Bachelor Degree | B.F.A., B.A., B.S., Degree Undergraduate Programs

The Bachelor Degree, sometimes called a ‘college degree’, a ‘baccalaureate’ or an ‘undergraduate degree’ is a postsecondary degree that students often consider ...

straight from high school, or transfer into from an Associate’s degree program.

What is a Bachelor Degree?

The Bachelor Degree is something of a portal. Since many of today’s professional careers require candidates to have a bachelor’s degree related to their prospective job, earning this credential may open doors to a variety of occupations. This includes business and financial occupations,[i] management occupations,[ii] and computer and technology occupations[iii] just to name a few sectors. Plus, if you aspire to attend graduate school (think: law, healthcare, teacher education), the undergraduate degree is almost always required; there are some combined bachelor’s and master’s programs where this might not apply.

FACT: The BLS has classified more than 150 occupations that typically require a bachelor’s degree for entry. Between 2010 and 2020, these occupations are projected to have more than 8.5 million job openings. Occupations related to three groups—business, education, and computer science—account for many of these jobs.[iv]

How Many Years is a Bachelor Degree?

On average, for the fulltime student, a Bachelor’s degree is a 4-year program, although there are some accelerated formats where it could take less time and some professional programs where it could take longer. During this time, you are a freshman, a sophomore, a junior and a senior and will complete 120 semester credits which is about 40 college courses. Some colleges use a quarter system as opposed to a semester system; in this case your credit stack might be a minimum of 180 quarter credits to earn an accredited Bachelor Degree.

Credits and Courses

In most Bachelors programs, liberal arts courses (e.g. history, psychology, literature, philosophy, mathematics, social and physical sciences), and general education courses are required. In addition to these, you may have electives and any specific required courses in your major.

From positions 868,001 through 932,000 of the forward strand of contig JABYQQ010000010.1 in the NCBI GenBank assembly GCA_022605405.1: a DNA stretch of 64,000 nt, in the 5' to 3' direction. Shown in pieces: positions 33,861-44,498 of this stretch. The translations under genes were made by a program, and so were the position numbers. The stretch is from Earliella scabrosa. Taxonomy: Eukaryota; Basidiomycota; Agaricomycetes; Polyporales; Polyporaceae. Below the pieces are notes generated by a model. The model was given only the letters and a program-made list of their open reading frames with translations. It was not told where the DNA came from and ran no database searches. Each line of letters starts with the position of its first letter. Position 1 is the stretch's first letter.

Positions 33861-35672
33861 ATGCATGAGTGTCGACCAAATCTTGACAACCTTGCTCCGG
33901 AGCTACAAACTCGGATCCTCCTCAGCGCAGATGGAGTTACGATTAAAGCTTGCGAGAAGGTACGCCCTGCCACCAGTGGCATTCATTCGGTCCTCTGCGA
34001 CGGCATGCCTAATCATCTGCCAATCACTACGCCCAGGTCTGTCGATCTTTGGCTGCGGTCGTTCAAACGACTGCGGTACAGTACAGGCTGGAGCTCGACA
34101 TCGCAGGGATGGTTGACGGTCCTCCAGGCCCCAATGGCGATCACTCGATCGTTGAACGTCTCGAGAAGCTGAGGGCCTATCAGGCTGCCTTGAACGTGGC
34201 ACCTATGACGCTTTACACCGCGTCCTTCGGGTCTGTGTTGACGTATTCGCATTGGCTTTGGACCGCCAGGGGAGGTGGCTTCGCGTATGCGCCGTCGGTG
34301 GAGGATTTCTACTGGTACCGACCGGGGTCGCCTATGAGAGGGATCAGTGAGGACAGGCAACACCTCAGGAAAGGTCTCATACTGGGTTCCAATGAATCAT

What is a College Major?

A college major is a group of courses that you are required to take in order to earn your Bachelor degree. Think of it as an area you want to specialize in. Usually anywhere from one third to one half of your undergraduate credits are in this major, or in a related field. Some colleges may allow you to major in two subjects or have a major and a minor (which has less courses than a major). Other colleges allow you to create your own major. Note to self: keep this in mind when you look for a Bachelor’s degree program. Now, you may not always have to commit to a major up front, and some students change their minds. Guidance counselors are there to help you figure things out. Typically, you want to choose a major that:

  • Has courses that interest you
  • Is somewhat practical in terms of job preparation (skills, knowledge)
  • Challenges you to grow and learn
  • Teaches you a specific trade (engineering, accounting, nursing, teaching)

Arts Majors vs. Science Majors

Within the above dialogue, you may have an idea whether you are more of a ‘fine arts’, ‘liberal arts and humanities’ or ‘science and technology’ person, and this comes in handy when it comes to actually choosing a Bachelor degree.

SEARCH TIP: Before choosing a college major or thinking about a career, learn about occupations that interest you and identify the types of education and training commonly required. Talking to a career counselor and researching occupations are also helpful[v]

Types of Bachelor Degrees

Let’s take a look at what that could mean by examining three of the main types of Bachelor Degrees, the Bachelor of Arts (B.A.), Bachelor of Science (B.S.) and Bachelor of Fine Arts (B.F.A.). These different degrees may not be offered in all programs. Typically, you choose a category and then see what is offered; the following are the broad categories:

  • Bachelor in Business Programs
  • Bachelor in Criminal Justice Programs
  • Bachelor in Education Programs
  • Bachelor in Fine arts and Design Programs
  • Bachelor in Health and Medicine Programs
  • Bachelor in Liberal Arts and Humanities Programs
  • Bachelor in Public Affairs and Social Sciences Programs
  • Bachelor in Technology Programs

Bachelor of Arts

The Bachelor of Arts (B.A.) Degree generally covers the social and physical sciences as well as the humanities which means that they have more of a critical or speculative orientation than an empirical one.[vi] The humanities include anthropology, ancient and modern languages, literature, philosophy, religion, art and musicology. A B.A. degree is likely to requires students to take more courses in the liberal arts and humanities and fewer concentration courses. Common majors include English, Art, Theatre, Communications, Modern Languages and Music. If this interests you, browse sponsored listings such as B.A. in Business Administration-Management Specialization or B.A. in Early Childhood Education with Preliminary Multiple Subject Teaching Credential.